Memorandum submitted by IFDS (PE16)














IFDS and its affiliates have extensive pensions experience administering over 10 million participants in group schemes, primarily in the United States and Australia, and more recently in the United Kingdom.


IFDS believes that political consensus is important to ensure there is no debate over the appropriateness of saving in a pensions scheme.


Additionally, it is important to create an awareness of the scheme and promote a savings culture whilst encompassing five key tests of Personal Accounts: To promote responsibility, be fair, be simple, be affordable, be sustainable.





IFDS welcomes the publication of the Pensions Bill and is pleased to have the opportunity to share its expertise with policymakers whilst the Bill progresses through Parliament.


There are several issues in the Bill around which IFDS believes more clarity is needed. IFDS believes that flexibility in the scheme's design is important, whilst ensuring the scheme operates on a low cost system. This is best achieved through some flexibility, coupled with a sharp focus in key areas to enable a low-cost system to be designed to the correct specifications.


IFDS believes 2012 to be an achievable start date for Personal Accounts. Certainty as to the date of commencement will allow employers to plan effectively and aid the Government in producing an effective awareness campaign. Consumer understanding on timescales and scheme operating rules will be vital to the success of personal accounts, especially given the target market.





3.1 Clause 3/Clause 4: Automatic Enrolment


Subsection 6 of Clause 3 refers to the automatic enrolment date as the first date on which the jobholder is within the necessary age range. While the Bill indicates that the date of enrolment is the date on which the jobholder reaches the age of 22, Clause 4 suggests that this may be varied subject to regulation. It would be beneficial to understand the circumstances in which certain regulations would apply, as it is important that the Personal Accounts structure remains simple for the employer and the employee. It is important to the design that the variable circumstances are controlled to ensure that the Personal Account principles of low cost and simplicity are met.


3.3 Clause 7: Jobholder's right to opt out


Clause 7 establishes the right of a jobholder who has been automatically enrolled into an enrolment scheme to opt out of that membership by providing a signed notice. We would suggest that any such notice is provided to the relevant scheme administrator to avoid imposing a burden on the employer. The employee would also be less open to coercion to opt out by employers.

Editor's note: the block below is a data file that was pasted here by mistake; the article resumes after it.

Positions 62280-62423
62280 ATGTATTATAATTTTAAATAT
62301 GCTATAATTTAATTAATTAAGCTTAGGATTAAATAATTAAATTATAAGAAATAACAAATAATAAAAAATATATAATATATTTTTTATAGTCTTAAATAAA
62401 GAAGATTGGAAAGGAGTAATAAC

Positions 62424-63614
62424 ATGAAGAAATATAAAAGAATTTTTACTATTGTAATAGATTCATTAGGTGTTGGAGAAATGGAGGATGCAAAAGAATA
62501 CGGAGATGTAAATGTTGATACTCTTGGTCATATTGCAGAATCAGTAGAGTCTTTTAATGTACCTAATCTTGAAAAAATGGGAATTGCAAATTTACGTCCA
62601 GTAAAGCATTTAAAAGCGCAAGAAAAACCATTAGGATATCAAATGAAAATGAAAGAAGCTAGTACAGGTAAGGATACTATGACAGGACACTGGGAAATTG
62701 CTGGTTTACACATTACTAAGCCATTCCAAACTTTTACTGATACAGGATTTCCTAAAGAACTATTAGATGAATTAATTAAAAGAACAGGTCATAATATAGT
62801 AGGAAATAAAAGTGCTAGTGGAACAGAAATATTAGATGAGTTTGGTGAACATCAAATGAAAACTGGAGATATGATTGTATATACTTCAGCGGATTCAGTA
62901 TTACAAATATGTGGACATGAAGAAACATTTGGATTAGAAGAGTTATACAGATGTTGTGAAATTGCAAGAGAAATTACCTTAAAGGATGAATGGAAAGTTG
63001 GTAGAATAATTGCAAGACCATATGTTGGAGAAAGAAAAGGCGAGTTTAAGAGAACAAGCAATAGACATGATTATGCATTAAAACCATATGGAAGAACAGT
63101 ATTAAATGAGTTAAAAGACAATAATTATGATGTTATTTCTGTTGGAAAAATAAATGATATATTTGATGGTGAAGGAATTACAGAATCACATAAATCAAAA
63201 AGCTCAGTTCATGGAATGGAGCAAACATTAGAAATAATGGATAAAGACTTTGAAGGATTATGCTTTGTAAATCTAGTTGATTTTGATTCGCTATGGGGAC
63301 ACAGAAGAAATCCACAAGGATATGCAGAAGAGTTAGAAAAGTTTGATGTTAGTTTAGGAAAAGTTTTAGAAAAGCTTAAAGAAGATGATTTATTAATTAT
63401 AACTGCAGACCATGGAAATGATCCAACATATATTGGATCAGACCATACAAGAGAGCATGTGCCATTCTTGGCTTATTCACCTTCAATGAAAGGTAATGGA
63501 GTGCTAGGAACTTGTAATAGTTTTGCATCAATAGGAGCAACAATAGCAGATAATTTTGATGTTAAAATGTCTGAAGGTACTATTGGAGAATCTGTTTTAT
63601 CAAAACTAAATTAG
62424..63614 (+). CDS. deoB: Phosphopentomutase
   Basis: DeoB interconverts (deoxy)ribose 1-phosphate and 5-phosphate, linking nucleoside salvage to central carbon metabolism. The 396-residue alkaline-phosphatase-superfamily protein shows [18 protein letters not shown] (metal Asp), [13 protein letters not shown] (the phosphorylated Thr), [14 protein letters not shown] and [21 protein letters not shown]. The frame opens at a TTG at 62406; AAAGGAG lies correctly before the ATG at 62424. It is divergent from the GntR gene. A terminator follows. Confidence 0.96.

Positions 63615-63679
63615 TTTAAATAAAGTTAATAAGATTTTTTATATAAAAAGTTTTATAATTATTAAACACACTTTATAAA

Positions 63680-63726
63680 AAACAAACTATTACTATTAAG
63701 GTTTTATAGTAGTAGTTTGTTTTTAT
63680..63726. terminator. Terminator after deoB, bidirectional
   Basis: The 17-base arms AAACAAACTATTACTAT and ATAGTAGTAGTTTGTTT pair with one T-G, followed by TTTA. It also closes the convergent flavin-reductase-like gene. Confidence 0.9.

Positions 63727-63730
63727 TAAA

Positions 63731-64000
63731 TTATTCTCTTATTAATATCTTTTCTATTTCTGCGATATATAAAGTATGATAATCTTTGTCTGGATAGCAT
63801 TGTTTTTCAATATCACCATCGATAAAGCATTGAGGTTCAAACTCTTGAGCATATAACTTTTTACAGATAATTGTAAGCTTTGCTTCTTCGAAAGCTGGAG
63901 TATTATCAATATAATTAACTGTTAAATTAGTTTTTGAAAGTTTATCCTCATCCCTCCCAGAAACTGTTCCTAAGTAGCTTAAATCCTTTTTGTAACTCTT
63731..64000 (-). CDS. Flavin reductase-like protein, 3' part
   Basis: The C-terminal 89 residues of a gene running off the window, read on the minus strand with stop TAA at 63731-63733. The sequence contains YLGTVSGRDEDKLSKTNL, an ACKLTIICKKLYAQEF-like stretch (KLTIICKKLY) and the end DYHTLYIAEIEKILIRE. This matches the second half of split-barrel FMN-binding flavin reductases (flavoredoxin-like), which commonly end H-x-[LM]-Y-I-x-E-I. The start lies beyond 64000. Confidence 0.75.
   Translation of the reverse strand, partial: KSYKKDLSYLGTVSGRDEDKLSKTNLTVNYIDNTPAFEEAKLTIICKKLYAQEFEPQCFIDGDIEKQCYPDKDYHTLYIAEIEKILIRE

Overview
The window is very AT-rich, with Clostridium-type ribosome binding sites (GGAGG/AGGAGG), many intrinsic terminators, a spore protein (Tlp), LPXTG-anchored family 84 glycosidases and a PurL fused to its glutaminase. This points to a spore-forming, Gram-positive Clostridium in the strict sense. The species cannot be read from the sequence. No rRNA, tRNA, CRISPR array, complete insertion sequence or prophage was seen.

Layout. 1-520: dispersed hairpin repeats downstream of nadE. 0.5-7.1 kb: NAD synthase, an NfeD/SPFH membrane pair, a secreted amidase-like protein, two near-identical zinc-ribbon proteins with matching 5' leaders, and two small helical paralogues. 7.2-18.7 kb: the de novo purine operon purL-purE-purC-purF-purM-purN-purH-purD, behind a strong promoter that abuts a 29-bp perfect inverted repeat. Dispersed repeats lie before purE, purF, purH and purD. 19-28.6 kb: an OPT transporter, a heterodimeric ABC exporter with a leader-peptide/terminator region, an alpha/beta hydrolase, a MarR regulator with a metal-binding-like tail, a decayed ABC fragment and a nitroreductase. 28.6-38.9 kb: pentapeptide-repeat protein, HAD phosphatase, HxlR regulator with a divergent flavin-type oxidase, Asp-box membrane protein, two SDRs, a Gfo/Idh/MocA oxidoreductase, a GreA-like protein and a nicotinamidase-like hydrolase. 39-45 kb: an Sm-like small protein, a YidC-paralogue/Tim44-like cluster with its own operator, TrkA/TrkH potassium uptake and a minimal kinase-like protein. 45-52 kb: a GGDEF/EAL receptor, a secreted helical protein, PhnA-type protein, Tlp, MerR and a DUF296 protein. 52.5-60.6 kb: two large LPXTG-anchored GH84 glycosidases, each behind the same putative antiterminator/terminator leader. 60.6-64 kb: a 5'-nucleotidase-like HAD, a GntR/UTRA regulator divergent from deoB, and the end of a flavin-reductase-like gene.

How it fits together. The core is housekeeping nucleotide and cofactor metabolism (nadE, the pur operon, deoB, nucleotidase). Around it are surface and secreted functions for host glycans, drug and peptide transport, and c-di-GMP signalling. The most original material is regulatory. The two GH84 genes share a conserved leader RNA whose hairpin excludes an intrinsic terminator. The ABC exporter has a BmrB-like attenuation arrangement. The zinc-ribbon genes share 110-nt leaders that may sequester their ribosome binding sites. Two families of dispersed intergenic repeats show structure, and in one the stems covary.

Given the reference in paragraph 7 (2) to the "prescribed period" we suggest that the Bill confirm that an employer is under no duty to effect a contribution for an automatically enrolled jobholder prior to the end of the prescribed period in respect of that jobholder. We believe this would minimise erroneous payments, thus minimising the overall administrative burden for both employers and scheme administrators. It would also provide simplicity for jobholders.



SERvice Levels


Additional clarification is required around the management of data for each individual saver. We need to ensure that there is easy recognition of each jobholder to avoid duplicating records if the jobholder has more than in a year and at the same time.



Management and Regualtory Information



4.1 Clause 10: Introduction of employers' duties


This Clause allows the Secretary of State to set the regulations that require some employers to start discharging their duties before other employers. This implies a phased introduction and not a 'big bang' introduction as previously documented. Any such 'phased introduction' will have implications on contributions in the initial years of Personal Accounts in operation and therefore to the costs of establishing the scheme.


4.2 Clause 39: Monitoring of employers' payments to personal pension schemes


Additional clarification is needed about monitoring arrangements surrounding employer contributions to personal account schemes in respect of an employee. We understand Clause 39 to confirm this as an employer responsibility. In our view this would constitute an appropriate burden on the employer. We would be grateful for clarification on who would be required to monitor the value of employer contributions. The administrator monitoring the value of employer contributions will add complexity and cost to the scheme.




Personal Accounts

The Bill notes various aspects of scheme design intended to be progressed through regulation. It may be that certain items should be considered for direct inclusion in the Bill.

Clarification is required around ensuring that the Financial Service Authority's (FSA's) principles for treating customers fairly (TCF) are consistently applied. These principles will be appropriate in various circumstances such as jobholders opting out of the scheme and the dates of collection.


January 2008